However when someone takes the time to craft a targeted email that demonstrates they have spent a few moments researching my background and have thoughtful questions about their business, I usually get back to them quickly. I am happy to run through some high level theory, but often its only a matter of helping them reframe their initial questions to better direct and organize their overall strategy. When they’ve got the real bulk of data in hand, we begin a long term engagement.

At Soko Creative, we don’t just toe the age old line that predates your PC. Data Insights teaches us to use a far more scientific, truly objective approach. We essentially ask the data a question, understand how the impact could drive a future decision, how it will impact your business, and then set about to prove our hypothesis right/wrong. Most importantly, we take them time to educate you and your staff on how to take the ball and run with it; implementing long-term business processes that you can count on.

Gone Fishing?

Pricing to stay in business

How much does a single donut at Dunkin Donuts cost?  Calling around to a few stores I received the following 4 answers: $0.50, $0.69, $0.99, or $1.29? Are the stores charging $1.29 overpriced? Are the stores offering it at $0.50 discounting too much? The answer is “yes, it depends”. This same question applies across the QSR spectrum.

A thorough analysis of all transactions and an understanding of the locations is required to best answer the question. Using economic principles with the results displaying graphically, a business owner can make a more informed decision.  By understanding the local demand through the use of data insights techniques, he can work to maximize marginal profits. Typically this improves bottom line profits by several percent.  In a world of compressing margins, knowing where you can and can’t pass higher commodity costs to the consumer could mean the difference between staying in and going out of business.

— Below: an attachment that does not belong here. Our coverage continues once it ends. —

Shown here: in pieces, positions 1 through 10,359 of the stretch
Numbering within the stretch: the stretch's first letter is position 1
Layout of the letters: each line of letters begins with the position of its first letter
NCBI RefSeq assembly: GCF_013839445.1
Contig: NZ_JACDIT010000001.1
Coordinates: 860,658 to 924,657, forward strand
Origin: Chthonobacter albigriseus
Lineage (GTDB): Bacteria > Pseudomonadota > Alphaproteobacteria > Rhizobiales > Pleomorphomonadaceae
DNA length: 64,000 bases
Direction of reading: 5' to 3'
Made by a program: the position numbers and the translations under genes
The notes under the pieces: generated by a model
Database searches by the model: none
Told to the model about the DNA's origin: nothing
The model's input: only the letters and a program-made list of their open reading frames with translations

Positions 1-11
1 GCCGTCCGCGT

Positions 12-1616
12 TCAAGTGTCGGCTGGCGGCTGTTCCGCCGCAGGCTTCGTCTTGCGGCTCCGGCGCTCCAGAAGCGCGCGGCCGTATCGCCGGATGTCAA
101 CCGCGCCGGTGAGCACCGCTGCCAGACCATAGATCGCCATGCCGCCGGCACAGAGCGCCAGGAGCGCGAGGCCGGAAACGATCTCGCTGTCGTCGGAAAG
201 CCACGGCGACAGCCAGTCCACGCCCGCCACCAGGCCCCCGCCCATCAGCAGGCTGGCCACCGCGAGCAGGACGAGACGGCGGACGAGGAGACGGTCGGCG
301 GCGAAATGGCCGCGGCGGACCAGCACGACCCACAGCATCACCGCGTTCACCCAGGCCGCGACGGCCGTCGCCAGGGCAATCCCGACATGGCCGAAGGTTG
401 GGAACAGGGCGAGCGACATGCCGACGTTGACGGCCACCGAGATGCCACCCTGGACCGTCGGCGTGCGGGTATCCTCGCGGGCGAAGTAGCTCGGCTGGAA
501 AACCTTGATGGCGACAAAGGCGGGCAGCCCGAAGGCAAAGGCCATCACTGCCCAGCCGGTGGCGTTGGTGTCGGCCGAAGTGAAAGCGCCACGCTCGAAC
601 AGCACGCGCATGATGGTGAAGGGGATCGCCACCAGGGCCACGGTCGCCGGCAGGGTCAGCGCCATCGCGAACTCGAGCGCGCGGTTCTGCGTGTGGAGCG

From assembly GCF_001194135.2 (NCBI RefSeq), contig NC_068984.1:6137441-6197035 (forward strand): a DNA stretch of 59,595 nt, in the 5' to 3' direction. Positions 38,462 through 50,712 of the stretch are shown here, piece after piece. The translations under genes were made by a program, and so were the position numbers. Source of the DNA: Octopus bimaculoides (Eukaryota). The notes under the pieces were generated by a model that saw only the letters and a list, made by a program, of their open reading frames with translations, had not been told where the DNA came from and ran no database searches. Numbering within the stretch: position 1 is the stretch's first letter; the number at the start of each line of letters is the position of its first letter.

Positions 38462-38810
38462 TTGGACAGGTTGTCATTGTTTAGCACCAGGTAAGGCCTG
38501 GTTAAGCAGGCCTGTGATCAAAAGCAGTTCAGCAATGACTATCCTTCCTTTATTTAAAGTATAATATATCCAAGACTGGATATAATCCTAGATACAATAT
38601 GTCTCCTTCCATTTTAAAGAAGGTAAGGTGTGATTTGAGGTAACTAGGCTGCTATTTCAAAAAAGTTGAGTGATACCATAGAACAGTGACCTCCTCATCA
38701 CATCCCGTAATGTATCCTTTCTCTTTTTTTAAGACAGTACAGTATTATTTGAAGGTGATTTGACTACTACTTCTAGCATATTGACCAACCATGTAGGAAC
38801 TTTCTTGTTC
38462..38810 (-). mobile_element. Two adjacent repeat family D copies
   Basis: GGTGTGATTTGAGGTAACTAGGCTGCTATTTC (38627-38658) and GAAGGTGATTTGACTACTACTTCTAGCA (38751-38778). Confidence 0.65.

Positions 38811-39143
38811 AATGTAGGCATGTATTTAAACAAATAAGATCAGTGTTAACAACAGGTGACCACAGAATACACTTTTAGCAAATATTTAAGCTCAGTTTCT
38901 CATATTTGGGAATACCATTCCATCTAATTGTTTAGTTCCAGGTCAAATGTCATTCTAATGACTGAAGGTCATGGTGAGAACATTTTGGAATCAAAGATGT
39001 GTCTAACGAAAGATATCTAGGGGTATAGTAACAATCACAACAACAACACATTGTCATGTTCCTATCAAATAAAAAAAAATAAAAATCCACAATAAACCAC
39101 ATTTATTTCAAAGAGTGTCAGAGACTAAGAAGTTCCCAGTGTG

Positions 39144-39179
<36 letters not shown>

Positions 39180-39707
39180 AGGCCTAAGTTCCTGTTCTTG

Pricing to stay in business

$200 to Fly, $400 More to Bring Your Bag

Airline after airline is approaching bankruptcy only to be rescued by another airline. At the announcement of most of these mergers the airline proudly proclaims that they will be taking the best of both airlines and making one new better airline. In reality most of these mergers were done for two reasons. The airline wanted to buy more gates and reduce competition in its more profitable markets.

The major airlines do everything they can to manipulate the supply of seats from one city to another. Another way they accomplish this is by treating a seat on a flight differently for those flying direct than for those flying a connection. Same plane, same seat different cost. In many cases it’s pay more get less.

An example: To fly direct from LGA (New York) to DTW (Detroit) on a flight tomorrow the lowest fare on a major airline is $585. However, for flights on the same day you can fly to MCO (Orlando) for $215. What is incredibly interesting is that the $215 to MCO is a connecting flight which stops in DTW. By spending an extra $370 you get a seat on the same plane from LGA to DTW but you give up the seat from DTW to MCO and gain the right to check bags. You thought $30 to check a bag was a steep price. Keep in mind you could already be paying over $300 for that ability.

I’m a huge proponent of analytic based pricing; it’s what I do for a living. But, somewhere along the way airlines allowed computer pricing to take over and common sense went out the window. Then again if consumers want to complain they need to use the power of the purse. Next time you fly see if you can’t get less for more.

$200 to Fly, $400 More to Bring Your Bag